Frequently Asked Questions

We get a lot of questions. We post here answers to questions we're being asked frequently. If you have a question not answered here, please contact us. Urgent questions should be directed to your nearest office. Some answers change over time; please take note of the "answered" date.

Displaying 3401 - 3425 of 3552 questions

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Yes, but not this year. Fish and Game has delayed imposing a fee of $1.50 when hunters fail to file their reports on time and the license vendor must file the report by computer before a new license can be issued. The delay will give hunters time to see the rule printed and become familiar with it. The fee is now scheduled to go into effect for 2004. The fee will not, of course, apply to those who have filed their reports in a timely manner. The fee pays the vendor for providing the service.

answered 1/12/2003

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It's only free for graduates of an Idaho hunter education course who have never had a hunting license, age 10-17. Call your regional Fish and Game office and find out when the next registration day is. On that day, sign her up for a course. After successfully completing the course she will receive the free license. It is good for hunting upland game and waterfowl. It is not good for turkeys or sandhill cranes. If she is interested in hunting turkeys or sandhill cranes, she needs to get the Youth Small Game Hunting License for $6.50. For big game, she'll have to wait until she's 12 and get the Junior Hunting License.

answered 1/5/2003

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The new Idaho license plate featuring a native cutthroat trout in a mountain scene will join the popular bluebird and elk plates at your county assessor's office early in 2003 but not at the first of January. The graphics for the new plate were not delivered to the Idaho Department of Transportation as quickly as was anticipated, so it looks like something around a month's delay. Patience: The license plate is bound to look fine on anglers' and fish fanciers' favorite rides.

answered 12/29/2002

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The new steelhead season begins on the first day of the new year. A new fishing license and steelhead tag is required. What you hear about the run is right. The run over Lower Granite Dam has exceeded 205,000 steelhead, the second largest run on record. Your Fish and Game Commission recently raised the limits for the spring season to three per day and nine in possession. If you do so well that you want to buy a second tag, you can legally have 40 fish in the new season.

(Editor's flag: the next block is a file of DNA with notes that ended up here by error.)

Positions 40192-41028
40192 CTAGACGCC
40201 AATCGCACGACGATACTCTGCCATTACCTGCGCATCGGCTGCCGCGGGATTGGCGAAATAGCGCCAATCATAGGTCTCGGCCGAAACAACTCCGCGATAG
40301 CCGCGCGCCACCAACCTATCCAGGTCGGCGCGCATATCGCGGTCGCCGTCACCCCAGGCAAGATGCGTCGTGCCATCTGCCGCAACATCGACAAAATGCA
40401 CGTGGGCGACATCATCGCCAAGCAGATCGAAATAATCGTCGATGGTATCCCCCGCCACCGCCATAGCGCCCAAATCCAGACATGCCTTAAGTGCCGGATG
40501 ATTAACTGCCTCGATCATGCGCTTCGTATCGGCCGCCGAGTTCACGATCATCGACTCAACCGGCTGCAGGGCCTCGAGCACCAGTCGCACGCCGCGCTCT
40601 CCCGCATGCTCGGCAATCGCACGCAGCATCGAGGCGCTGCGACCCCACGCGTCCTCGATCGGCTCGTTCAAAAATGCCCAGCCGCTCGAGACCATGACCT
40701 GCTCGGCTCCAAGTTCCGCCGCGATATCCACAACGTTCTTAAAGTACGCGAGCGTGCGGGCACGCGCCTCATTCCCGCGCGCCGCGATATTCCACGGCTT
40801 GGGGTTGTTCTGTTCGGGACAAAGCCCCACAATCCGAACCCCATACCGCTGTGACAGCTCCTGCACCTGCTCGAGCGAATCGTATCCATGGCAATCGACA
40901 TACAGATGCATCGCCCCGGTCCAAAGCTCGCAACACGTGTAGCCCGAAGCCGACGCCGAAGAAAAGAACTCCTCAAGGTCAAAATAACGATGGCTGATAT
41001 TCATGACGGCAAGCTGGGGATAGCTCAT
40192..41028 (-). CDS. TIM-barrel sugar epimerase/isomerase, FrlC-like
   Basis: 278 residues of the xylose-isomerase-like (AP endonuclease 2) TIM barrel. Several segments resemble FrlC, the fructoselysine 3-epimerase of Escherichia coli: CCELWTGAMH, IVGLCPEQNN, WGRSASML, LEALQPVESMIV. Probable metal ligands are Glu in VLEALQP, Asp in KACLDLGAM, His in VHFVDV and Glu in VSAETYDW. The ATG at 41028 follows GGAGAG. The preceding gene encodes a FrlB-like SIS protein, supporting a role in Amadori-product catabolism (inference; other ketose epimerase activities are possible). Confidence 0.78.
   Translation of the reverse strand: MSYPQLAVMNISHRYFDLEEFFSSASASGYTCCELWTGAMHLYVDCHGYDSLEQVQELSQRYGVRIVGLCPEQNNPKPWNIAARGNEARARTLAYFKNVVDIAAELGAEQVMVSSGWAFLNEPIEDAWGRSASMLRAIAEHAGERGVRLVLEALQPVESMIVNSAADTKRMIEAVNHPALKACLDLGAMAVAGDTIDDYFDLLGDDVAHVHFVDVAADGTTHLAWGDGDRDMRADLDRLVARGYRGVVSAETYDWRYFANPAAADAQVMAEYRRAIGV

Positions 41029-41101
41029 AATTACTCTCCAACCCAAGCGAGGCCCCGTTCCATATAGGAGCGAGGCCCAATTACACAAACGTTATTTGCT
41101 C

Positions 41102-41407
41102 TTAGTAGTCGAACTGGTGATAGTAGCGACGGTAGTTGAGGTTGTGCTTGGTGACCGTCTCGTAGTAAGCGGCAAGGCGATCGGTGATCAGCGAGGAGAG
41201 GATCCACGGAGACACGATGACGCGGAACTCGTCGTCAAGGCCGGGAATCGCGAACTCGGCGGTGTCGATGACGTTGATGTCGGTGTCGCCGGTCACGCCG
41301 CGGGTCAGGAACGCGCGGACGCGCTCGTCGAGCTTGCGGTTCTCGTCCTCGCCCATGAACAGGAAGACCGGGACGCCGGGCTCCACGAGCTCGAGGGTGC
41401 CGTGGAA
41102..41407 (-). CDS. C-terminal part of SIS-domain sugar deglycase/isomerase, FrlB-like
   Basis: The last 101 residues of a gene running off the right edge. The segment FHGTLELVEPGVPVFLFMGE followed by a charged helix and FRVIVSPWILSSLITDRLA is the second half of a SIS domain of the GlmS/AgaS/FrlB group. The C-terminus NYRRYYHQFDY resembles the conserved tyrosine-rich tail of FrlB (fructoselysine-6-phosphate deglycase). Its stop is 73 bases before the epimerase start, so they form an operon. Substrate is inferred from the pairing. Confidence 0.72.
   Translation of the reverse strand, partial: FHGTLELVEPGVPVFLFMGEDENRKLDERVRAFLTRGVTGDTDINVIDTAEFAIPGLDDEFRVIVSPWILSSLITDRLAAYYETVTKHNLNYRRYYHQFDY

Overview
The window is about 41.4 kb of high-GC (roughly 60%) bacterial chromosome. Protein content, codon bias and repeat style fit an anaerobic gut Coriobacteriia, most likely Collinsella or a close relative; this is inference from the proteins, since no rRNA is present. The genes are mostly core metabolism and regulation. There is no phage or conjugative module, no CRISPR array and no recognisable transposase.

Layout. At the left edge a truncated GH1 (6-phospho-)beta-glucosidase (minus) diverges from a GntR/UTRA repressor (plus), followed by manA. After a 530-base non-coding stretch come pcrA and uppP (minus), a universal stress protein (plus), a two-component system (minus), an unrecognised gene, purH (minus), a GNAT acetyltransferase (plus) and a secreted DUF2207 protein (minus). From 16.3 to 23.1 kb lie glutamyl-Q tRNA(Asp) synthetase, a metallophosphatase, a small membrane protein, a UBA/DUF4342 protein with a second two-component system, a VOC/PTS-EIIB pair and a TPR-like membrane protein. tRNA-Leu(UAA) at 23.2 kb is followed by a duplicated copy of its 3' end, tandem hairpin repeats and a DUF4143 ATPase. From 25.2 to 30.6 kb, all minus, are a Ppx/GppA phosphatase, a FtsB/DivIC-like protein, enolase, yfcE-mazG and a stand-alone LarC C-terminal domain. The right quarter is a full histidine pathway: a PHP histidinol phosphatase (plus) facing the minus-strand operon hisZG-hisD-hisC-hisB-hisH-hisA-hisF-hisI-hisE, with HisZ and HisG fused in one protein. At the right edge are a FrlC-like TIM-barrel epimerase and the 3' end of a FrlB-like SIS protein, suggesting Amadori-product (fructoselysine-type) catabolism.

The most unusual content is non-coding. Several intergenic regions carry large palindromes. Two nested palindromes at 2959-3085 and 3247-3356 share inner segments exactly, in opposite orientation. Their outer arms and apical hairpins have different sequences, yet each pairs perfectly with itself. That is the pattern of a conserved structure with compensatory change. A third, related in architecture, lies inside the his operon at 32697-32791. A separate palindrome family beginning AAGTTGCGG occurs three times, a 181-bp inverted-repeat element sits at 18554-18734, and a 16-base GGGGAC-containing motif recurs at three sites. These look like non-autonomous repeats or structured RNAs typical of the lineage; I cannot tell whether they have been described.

answered 12/22/2002

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True, in muzzleloader-only and traditional muzzleloader seasons, Idaho rules on muzzleloaders require that they are "equipped only with a flint or percussion cap." If you are hunting in an any-weapon season with a muzzleloader, there is no restriction on primers or caps.

answered 12/15/2002

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To report the band, call toll-free to 1-800-327-2263 (BAND). You can keep the band, as most duck hunters want to do. The U.S. Fish and Wildlife Service will send you a certificate that tells you when and where the bird was banded, if you give a mailing address. Banding of migratory birds has been carried out for decades, providing biologists with valuable information about where birds go and where they find the right conditions along the way. The practice also gives some clues about waterfowl harvest levels.

answered 12/10/2002

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Under Idaho law, a moose is a moose, bull or cow, and you can only take one in a lifetime.

answered 12/1/2002

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Yes, in the restructuring of rules and costs for young hunters, nonresident youths from 12-17 will pay the same junior prices as residents pay in 2003. Youths must be accompanied and mentored by the adult holder of a valid Idaho license.

answered 11/24/2002

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Yes, you need a new Idaho hunting license come January 1, 2003, but your federal waterfowl stamp is valid through the end of the current waterfowl season.

answered 11/17/2002

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No, that would be entirely against the law. Fish and Game tries to accommodate folks who are not able-bodied with special license fees for the disabled and even with shoot-from-a-vehicle permits in some special cases, but shooting a game animal for someone else has always been unlawful. "Party hunting" with shooting until all the tags in the group are filled is one of the practices the law is intended to halt, and tickets are regularly issued when it is detected. Essentially, there would be no place to stop if hunters could legally shoot for someone else.

answered 11/7/2002

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No, the deadline that was in effect for muzzleloader and archery permits several years ago has been eliminated.

answered 11/3/2002

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No. The confusion comes from the fact that tag price lists show Jr./Sr./DAV, for Junior, Senior, Disabled American Veteran, on the same line. They are grouped that way because they are priced the same.

answered 10/27/2002

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There is no provision in Idaho law for keeping roadkill and you do not want to be in possession of a dead deer out of season, no tag and so on. If you did keep a carcass, you would most likely wish you had not done so. Collisions with highway traffic usually leave carcasses sadly unusable for human consumption.

answered 10/20/2002

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In that particular population of moose, the occurrence of pure albino moose is just one animal in 100,000. Considering that Idaho does not have 100,000 moose at any one time, it is not a common sight.

answered 10/10/2002